Bioengineered food ingredients are safe for consumers, the Food and Drug Administration reiterated in a collection of educational materials released Thursday as part of a congressionally funded initiative.

“Studies show that [genetically modified organisms] are as safe and nutritious" as their non-GMO counterparts "and that they do not affect our health any differently than non-GMOs,” says Jason Dietz, senior policy analyst and biotech coordinator in FDA’s Center for Food Safety and Applied Nutrition, in a video posted Thursday entitled “Understanding GMOs.” The video was produced in partnership with the Academy of Nutrition and Dietetics.

The initiative itself was launched in 2020 in partnership with the Environmental Protection Agency and USDA.

In a short video prepared for health educators, FDA touts the health safety of GMOs. “The next time you need answers about GMOs, consider the research,  which shows that the GMOs we eat are safe to eat.”

The video also says “GMO crops are not changed in ways that would increase the risk of cancer for humans or animals.”

Chris Wozniak, a former EPA official in the Office of Pesticide Programs, says in the  video that use of herbicide-tolerant crops allows farmers to practice no-till farming, which “helps to maintain soil health and lower fuel and labor use.”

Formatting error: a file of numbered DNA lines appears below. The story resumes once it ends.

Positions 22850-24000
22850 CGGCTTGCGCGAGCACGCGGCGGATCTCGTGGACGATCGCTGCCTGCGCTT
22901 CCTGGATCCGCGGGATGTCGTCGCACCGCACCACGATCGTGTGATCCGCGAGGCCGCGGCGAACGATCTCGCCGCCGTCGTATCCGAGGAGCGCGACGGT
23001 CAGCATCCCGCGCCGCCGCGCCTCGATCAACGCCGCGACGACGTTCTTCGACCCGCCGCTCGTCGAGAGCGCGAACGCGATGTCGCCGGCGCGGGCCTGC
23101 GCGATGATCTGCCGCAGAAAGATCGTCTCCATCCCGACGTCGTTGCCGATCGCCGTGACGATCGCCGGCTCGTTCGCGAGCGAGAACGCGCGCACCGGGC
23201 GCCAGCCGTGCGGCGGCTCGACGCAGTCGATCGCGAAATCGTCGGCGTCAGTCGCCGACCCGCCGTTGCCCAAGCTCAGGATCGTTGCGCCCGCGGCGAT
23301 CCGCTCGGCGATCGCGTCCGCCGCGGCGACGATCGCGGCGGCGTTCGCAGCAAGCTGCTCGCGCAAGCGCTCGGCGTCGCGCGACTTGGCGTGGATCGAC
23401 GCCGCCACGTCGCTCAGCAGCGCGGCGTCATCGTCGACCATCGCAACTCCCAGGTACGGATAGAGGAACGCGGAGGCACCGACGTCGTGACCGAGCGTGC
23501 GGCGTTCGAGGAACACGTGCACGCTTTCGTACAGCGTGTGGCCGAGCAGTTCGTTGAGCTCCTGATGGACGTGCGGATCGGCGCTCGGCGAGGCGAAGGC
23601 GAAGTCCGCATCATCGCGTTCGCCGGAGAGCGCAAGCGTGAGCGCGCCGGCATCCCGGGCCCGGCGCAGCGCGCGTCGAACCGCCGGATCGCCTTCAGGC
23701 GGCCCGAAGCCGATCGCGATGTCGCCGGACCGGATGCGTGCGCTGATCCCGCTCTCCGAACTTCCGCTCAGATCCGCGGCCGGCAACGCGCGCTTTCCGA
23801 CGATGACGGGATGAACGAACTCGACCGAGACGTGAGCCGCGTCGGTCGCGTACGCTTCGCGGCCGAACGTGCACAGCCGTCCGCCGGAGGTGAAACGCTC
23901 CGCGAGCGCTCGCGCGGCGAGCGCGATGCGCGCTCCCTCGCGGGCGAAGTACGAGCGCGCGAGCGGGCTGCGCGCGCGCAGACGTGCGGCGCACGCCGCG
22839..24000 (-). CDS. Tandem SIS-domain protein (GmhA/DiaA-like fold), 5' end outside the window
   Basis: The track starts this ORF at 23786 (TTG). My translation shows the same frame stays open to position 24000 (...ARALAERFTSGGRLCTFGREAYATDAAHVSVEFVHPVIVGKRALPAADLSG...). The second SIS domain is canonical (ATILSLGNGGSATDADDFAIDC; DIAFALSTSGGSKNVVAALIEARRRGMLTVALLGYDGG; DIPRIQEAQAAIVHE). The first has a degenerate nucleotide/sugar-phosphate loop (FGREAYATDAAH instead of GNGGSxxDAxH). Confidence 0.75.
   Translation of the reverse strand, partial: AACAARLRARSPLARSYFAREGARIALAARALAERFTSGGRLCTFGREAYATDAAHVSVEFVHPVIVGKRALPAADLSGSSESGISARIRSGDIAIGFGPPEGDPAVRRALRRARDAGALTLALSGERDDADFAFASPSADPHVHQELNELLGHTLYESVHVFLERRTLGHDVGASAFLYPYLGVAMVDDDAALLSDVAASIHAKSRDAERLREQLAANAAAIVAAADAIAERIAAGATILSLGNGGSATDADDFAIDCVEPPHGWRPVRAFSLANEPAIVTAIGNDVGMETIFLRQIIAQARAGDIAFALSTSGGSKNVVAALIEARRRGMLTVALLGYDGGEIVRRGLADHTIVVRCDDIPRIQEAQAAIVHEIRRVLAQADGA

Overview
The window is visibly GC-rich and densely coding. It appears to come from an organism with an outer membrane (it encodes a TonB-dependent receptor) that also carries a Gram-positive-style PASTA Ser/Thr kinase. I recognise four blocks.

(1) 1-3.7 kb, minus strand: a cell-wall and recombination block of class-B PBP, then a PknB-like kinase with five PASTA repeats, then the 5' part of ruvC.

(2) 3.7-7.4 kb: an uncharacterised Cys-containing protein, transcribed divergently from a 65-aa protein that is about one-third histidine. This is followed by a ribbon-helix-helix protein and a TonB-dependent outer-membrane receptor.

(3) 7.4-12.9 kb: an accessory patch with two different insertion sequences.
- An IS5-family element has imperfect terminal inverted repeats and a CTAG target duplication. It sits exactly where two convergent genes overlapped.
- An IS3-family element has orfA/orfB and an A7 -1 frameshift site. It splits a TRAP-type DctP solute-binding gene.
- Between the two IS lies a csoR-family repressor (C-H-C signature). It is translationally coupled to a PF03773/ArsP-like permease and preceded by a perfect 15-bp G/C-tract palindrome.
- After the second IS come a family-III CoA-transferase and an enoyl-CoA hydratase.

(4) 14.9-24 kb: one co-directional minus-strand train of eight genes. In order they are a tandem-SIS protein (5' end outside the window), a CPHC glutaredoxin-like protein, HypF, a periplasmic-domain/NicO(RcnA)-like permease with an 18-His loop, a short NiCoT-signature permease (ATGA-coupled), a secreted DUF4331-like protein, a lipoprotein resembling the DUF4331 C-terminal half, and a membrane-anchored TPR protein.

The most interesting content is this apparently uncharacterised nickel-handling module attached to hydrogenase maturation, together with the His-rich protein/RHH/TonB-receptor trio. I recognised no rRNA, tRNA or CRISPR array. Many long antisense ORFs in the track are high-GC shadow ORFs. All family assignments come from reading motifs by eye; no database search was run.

Don’t miss a beat! It’s easy to sign up for a FREE month of Agri-Pulse news! For the latest on what’s happening in Washington, D.C. and around the country in agriculture, just click here.

Jaydee Hanson, policy director at the Center for Food Safety, an advocacy group that has long criticized agricultural biotechnology, said the new materials “sidestep” the issue of growing herbicide resistance in weeds.

“They’re implying that it’s all safe when in reality, the resistance to common weeds like amaranth, or pigweed, is pushing the seed/pesticide companies to shift to older, more noxious types of herbicides like dicamba,” he said.

Hanson said the health of farmers and farmworkers is at risk from the use of chemicals and that groups such as CFS questioning the safety of GMOs look at the issue from an ecological perspective. That is, “We’re not saying you’re going to die from eating them. You might die from what they’ve had sprayed on them.”

The Environmental Protection Agency says agricultural pesticides, including the herbicides used with biotech crops, don't pose risks to vulnerable populations, including children and pregnant women, when the chemicals are used according to label directions. 

The agency released some educational materials two years ago, in which it said of pesticide use, “some GMO plants contain plant-incorporated protectants (PIPs) to make them resistant to insects, reducing the need for and use of many spray pesticides.”

For more news, go to